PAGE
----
While on his month-long leg in China, Smith befriended the Jiayu School in Beijing and the nonprofit Global China Connection, and he began thinking about how he might use those contacts to benefit students in America.
"These [Carver] students are hardworking, and naturally intelligent and naturally curious, and all the characteristics that make for a good student in most school environments. But despite those things, they still have a long shot," Smith says with a hint of regret. "And it's not right. I believe they deserve opportunity, and I began to believe I had the skill set and connections to be able to facilitate it."
Thus began a partnership that has significantly changed the lives of Smith's students. Last February, after a few phone calls to friends in Beijing to plan for his students' participation in a Global China Connection conference, Smith launched an online campaign at Indiegogo.com, an Internet-based fundraising site, that generated $45,000 in a matter of six weeks.
His seven students vigorously wrote thank-you notes, recorded videos to send to sponsors, and began planning the itinerary for their trip, which included a stop at the Great Wall.
"I got on a plane, and my world changed," says DeAnquinetta Gill, a 17-year-old senior who traveled with Smith to Beijing last year. She lives with her mother and seven siblings, and stays at school until 6:30 p.m. twice a week to study Mandarin. She hopes to become a pediatrician – a revelation she had while working with orphans in China.
"Mr. Smith has been such a big help in my life," she says. "He came in and has been like a father to me, and showed me that he trusts me, and believes in me. He's really made me a stronger individual."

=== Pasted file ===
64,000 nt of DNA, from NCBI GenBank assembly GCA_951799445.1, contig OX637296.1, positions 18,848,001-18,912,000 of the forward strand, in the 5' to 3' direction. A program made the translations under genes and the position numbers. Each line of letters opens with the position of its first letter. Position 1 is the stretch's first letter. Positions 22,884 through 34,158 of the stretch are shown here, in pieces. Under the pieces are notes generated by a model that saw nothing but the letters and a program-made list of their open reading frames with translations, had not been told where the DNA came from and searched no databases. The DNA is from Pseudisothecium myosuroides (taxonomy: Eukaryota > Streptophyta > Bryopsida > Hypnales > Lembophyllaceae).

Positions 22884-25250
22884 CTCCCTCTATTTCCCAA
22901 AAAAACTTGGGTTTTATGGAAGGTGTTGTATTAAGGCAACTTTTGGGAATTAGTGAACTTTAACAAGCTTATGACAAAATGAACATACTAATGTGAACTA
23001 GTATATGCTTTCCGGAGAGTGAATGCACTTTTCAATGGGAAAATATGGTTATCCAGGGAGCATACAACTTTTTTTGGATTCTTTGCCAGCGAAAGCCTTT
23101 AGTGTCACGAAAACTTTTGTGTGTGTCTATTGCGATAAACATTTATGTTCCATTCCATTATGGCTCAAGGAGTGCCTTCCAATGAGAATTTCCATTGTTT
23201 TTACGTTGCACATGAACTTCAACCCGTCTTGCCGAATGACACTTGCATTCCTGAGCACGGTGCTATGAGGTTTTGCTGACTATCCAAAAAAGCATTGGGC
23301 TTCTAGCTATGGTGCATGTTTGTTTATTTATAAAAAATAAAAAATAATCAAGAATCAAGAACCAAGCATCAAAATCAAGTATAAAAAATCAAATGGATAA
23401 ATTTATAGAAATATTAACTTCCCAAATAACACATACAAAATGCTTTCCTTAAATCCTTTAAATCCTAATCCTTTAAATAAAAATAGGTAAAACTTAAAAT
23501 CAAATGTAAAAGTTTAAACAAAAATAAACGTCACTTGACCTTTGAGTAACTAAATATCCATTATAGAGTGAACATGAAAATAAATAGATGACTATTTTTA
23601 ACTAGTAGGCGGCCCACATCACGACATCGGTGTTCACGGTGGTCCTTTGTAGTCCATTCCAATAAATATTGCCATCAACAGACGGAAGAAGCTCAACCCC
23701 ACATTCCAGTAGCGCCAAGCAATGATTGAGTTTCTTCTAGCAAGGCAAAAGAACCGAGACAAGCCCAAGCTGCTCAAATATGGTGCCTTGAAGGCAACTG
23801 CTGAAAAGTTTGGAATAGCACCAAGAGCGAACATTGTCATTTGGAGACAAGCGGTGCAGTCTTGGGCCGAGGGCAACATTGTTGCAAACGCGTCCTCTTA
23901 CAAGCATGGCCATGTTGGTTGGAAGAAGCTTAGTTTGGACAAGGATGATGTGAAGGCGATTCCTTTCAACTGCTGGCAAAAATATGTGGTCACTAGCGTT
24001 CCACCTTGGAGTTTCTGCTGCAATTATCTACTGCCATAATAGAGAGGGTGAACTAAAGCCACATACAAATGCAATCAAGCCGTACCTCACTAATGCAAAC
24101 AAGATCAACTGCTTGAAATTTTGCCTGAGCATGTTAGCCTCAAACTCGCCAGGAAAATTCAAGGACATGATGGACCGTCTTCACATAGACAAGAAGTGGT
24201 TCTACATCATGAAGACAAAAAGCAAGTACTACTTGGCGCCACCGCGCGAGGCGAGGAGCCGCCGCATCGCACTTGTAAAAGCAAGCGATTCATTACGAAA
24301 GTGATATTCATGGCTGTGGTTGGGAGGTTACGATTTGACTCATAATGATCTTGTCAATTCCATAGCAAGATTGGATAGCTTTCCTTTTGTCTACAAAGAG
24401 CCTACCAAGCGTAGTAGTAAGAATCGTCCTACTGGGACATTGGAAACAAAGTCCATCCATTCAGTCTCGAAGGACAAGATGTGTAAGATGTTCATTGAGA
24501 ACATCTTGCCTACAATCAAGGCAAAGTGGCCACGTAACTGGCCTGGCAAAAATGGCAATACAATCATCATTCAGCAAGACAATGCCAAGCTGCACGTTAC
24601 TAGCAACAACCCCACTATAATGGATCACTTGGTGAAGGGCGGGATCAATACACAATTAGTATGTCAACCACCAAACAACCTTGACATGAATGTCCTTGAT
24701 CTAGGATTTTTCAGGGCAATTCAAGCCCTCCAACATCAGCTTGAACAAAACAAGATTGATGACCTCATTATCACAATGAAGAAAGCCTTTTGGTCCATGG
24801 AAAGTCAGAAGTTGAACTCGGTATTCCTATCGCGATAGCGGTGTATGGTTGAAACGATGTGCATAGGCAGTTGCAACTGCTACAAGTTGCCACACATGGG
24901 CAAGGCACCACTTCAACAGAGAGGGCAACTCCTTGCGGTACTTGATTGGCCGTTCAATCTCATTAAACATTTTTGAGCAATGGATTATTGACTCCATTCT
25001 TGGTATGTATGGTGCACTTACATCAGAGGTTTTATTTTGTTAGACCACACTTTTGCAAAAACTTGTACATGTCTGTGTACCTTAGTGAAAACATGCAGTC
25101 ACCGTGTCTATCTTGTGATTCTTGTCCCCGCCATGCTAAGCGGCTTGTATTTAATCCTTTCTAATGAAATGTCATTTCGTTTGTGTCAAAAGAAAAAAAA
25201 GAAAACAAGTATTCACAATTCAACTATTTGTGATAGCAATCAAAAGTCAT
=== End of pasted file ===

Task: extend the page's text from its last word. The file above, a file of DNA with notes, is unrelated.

Parents also have seen the changes that Smith's commitment to his students has made.
"Mr. Smith is phenomenal," says Jameka Serrano, mother of one of Smith's current Mandarin students. "He has the heart, and from what I see, he's doing what's best for these kids.
"I prayed, and I asked God to put certain people in our life for my daughter. I wanted her to be surrounded by someone like Mr. Smith."
Now, more students might have the opportunity to learn from passionate, determined teachers who think outside the walls of Carver High School. Birmingham City Schools Superintendent Craig Witherspoon says that Smith's model is "replicable," and principal Hudson adds that Smith's example has "sparked other teachers to do a little bit more than just what's required of them."
Following the trail blazed by Smith, more Carver faculty have begun to approach Hudson with ideas for how to raise funds and plan opportunities for their students to see the world outside Birmingham. Trips by Carver students to France and Spain may be coming in the near future.
As for a second trip to Beijing, it's contingent on the students' commitment to studying for the Chinese proficiency test, Smith says.
"The commitment I made for the kids is that if they achieved basic proficiency [in Chinese], then we would figure out a way for them to have an opportunity to study abroad," Smith says. "Every one of these students is very driven. There are some who need to build better study skills, but there's no one there against their will."
If all 13 students achieve proficiency, Smith says he'll need to raise nearly $50,000.
This year, Smith plans to focus on garnering corporate support rather than relying solely on individual donations. Like all the other obstacles he's faced as a teacher, the financial hurdle doesn't scare him.
"I'm cognitively aware that it's a lot of money to raise," Smith says, finally packing the last of his ungraded papers in a leather satchel. "But it's worth all the effort to make this work for these students, because every child who works hard and is disciplined deserves a shot."